Bell Tower of Xi'an
The Bell Tower of Xi'an (Chinese: 西安钟楼), built in 1384 during the early Ming Dynasty, is a symbol of the city of Xi'an and one of the grandest of its kind in China. The Bell Tower also contains several large bronze-cast bells from the Tang Dynasty. The tower base is square and it covers an area of 1,377 square meters. The tower is a brick and timber structure and close to 40 meters high.
There are several legends regarding the Bell Tower, one of them tells:
In Ming Dynasty, several earthquakes struck Guanzhong area, thousands were dead and injured. Then a legend appeared: There was a great river flowing across the center of Xi'an City. A dragon in the river was always active and caused trouble, so an earthquake occurred. An official of Xi'an government believed these words, so he ordered the blacksmiths of the whole city to make a several thousand feet of long iron chain in order to lock the dragon and sink it to river. He then ordered 5,000 craftsmen to repair the Bell Tower day and night in order to use the tower to restrain the dragon. He believed this would suppress the dragon firmly under the river and so it would no longer be active and cause trouble again. After establishing the Bell Tower, earthquakes never occurred in Xi'an again.—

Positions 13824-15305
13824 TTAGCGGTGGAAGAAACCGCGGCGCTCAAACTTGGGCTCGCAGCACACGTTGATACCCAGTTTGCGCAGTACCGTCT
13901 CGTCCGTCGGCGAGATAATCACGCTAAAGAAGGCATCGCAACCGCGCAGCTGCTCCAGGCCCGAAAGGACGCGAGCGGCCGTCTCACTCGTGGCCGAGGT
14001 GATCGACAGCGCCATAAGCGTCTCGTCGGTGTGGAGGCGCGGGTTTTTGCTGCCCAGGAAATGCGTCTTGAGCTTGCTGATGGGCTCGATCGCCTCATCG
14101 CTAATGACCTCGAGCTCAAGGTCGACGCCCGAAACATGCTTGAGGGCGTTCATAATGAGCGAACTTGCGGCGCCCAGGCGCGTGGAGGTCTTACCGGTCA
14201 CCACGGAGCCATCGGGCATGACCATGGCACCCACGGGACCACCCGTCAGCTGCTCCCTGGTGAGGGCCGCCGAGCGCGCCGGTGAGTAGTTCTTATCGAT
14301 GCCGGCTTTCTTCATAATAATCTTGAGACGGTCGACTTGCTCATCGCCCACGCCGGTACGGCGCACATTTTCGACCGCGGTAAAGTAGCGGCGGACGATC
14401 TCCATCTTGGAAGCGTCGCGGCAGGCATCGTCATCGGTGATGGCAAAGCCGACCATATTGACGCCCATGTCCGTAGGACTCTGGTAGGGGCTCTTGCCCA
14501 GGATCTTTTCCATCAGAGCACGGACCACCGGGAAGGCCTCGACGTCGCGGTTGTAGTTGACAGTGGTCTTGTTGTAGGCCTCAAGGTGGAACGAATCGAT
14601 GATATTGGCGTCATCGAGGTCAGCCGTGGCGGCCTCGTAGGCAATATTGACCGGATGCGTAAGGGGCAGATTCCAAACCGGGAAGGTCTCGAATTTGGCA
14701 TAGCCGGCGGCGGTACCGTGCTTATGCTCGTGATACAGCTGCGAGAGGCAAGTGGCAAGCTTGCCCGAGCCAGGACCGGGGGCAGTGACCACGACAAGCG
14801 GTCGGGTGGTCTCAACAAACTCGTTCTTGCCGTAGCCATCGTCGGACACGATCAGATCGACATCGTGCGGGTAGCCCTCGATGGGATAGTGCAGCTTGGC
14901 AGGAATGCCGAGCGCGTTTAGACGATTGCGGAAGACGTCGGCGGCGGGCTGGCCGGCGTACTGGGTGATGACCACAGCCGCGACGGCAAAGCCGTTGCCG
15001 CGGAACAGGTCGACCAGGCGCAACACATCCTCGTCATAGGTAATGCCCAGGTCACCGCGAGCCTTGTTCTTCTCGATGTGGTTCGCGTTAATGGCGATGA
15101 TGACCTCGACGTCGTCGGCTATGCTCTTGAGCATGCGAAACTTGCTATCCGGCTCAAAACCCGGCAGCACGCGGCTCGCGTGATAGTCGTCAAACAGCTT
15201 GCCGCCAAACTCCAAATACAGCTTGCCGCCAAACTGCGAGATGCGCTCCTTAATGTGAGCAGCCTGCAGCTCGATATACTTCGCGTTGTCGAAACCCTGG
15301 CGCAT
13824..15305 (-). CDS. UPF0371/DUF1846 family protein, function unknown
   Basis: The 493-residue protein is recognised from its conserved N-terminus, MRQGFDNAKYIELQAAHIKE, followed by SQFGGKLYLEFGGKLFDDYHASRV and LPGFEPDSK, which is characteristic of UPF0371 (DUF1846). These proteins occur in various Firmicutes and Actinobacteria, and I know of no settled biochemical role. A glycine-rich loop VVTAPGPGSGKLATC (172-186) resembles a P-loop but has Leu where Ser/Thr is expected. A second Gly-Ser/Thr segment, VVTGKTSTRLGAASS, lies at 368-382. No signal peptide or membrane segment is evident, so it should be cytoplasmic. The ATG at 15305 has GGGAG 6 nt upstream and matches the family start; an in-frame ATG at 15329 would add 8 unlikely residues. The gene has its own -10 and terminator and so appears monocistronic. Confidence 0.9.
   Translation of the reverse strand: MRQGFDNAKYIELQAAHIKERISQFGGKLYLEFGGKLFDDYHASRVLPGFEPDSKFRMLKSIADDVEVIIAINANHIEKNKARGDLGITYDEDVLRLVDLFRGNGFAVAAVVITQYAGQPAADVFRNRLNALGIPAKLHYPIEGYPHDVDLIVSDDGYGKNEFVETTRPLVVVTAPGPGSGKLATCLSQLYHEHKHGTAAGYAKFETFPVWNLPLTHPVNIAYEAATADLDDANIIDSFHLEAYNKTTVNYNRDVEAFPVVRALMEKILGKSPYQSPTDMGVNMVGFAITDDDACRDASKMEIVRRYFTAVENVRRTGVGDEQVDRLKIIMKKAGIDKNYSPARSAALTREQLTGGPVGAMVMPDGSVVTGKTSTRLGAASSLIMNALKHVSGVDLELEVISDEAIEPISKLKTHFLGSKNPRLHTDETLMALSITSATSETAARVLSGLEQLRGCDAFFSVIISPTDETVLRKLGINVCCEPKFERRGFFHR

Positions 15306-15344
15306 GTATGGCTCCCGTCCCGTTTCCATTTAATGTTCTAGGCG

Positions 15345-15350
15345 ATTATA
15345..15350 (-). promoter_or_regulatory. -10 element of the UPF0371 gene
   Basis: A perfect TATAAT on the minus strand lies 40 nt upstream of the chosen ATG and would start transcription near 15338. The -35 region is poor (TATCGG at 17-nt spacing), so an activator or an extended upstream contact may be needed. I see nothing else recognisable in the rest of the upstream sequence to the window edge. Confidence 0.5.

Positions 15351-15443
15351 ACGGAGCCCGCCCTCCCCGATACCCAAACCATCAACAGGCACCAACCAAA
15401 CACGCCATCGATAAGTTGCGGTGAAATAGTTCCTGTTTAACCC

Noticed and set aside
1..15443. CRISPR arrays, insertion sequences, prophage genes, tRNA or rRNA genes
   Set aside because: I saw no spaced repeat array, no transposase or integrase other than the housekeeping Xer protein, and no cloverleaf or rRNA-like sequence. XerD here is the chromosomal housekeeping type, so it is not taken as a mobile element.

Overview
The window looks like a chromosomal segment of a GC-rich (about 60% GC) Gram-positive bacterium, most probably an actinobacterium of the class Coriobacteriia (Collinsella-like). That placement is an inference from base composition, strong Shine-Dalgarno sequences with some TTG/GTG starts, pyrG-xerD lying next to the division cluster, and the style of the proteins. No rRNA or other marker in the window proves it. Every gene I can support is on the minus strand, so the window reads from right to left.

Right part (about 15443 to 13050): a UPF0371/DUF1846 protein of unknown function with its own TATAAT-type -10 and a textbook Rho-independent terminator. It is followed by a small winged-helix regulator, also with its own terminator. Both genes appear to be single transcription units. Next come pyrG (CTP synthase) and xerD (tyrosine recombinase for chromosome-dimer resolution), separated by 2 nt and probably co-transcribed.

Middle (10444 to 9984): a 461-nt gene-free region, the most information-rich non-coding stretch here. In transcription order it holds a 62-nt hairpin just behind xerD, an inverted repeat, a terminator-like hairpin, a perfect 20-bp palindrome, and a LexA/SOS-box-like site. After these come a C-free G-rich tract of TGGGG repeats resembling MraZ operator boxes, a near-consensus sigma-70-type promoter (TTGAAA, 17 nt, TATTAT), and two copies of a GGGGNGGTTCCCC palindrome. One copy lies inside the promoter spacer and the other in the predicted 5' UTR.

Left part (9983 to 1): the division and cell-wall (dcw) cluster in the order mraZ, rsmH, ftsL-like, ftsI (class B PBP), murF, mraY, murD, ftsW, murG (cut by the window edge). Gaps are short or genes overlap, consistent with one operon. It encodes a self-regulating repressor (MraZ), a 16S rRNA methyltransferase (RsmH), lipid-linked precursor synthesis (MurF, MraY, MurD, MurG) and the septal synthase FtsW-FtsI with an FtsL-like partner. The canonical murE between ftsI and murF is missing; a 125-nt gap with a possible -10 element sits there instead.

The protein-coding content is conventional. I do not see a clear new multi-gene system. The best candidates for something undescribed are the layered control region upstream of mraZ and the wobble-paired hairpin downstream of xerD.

According to another legend:
The forefather of Ming Dynasty named Zhu Yuanzhang was born poor and his parents passed away early. He depended on tending sheep for others when he was very little. When he grew up, he left home and became a monk. When he became the emperor, he was afraid that the real emperor ("dragon son of heaven"-means king sent from heaven, a dragon is the symbol of the emperor) in the country somewhere will fight for the throne with him. He then ordered to build the bell towers to suppress the "dragon power". Xi'an was the emperor city in ancient times and it was the place of emperor's throne and the "dragon power" was very strong of course. Zhu Yuanzhang was afraid, so the Bell Tower in Xi'an was built not only quickly, but also very tall.—